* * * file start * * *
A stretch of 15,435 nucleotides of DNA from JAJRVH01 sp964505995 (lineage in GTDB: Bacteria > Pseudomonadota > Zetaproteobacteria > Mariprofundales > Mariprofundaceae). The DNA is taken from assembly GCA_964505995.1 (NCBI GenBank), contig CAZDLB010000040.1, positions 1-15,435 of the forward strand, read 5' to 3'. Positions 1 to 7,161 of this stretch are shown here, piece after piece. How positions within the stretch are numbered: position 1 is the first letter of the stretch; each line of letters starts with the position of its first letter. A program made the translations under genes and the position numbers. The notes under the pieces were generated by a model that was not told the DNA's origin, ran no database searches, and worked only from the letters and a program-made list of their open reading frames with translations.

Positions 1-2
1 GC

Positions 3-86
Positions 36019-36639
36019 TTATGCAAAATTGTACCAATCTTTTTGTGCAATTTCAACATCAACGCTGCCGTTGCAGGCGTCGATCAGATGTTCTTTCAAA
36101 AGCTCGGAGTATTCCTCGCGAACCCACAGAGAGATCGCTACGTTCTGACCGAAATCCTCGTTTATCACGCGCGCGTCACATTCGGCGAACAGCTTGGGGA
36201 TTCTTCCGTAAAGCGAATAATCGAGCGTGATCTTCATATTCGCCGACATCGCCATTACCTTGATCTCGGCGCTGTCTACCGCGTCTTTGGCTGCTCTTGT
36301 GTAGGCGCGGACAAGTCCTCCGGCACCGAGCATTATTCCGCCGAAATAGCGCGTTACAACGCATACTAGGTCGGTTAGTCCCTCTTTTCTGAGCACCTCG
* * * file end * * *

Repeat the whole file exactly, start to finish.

A stretch of 15,435 nucleotides of DNA from JAJRVH01 sp964505995 (lineage in GTDB: Bacteria > Pseudomonadota > Zetaproteobacteria > Mariprofundales > Mariprofundaceae). The DNA is taken from assembly GCA_964505995.1 (NCBI GenBank), contig CAZDLB010000040.1, positions 1-15,435 of the forward strand, read 5' to 3'. Positions 1 to 7,161 of this stretch are shown here, piece after piece. How positions within the stretch are numbered: position 1 is the first letter of the stretch; each line of letters starts with the position of its first letter. A program made the translations under genes and the position numbers. The notes under the pieces were generated by a model that was not told the DNA's origin, ran no database searches, and worked only from the letters and a program-made list of their open reading frames with translations.

Positions 1-2
1 GC

Positions 3-86
Positions 36019-36639
36019 TTATGCAAAATTGTACCAATCTTTTTGTGCAATTTCAACATCAACGCTGCCGTTGCAGGCGTCGATCAGATGTTCTTTCAAA
36101 AGCTCGGAGTATTCCTCGCGAACCCACAGAGAGATCGCTACGTTCTGACCGAAATCCTCGTTTATCACGCGCGCGTCACATTCGGCGAACAGCTTGGGGA
36201 TTCTTCCGTAAAGCGAATAATCGAGCGTGATCTTCATATTCGCCGACATCGCCATTACCTTGATCTCGGCGCTGTCTACCGCGTCTTTGGCTGCTCTTGT
36301 GTAGGCGCGGACAAGTCCTCCGGCACCGAGCATTATTCCGCCGAAATAGCGCGTTACAACGCATACTAGGTCGGTTAGTCCCTCTTTTCTGAGCACCTCG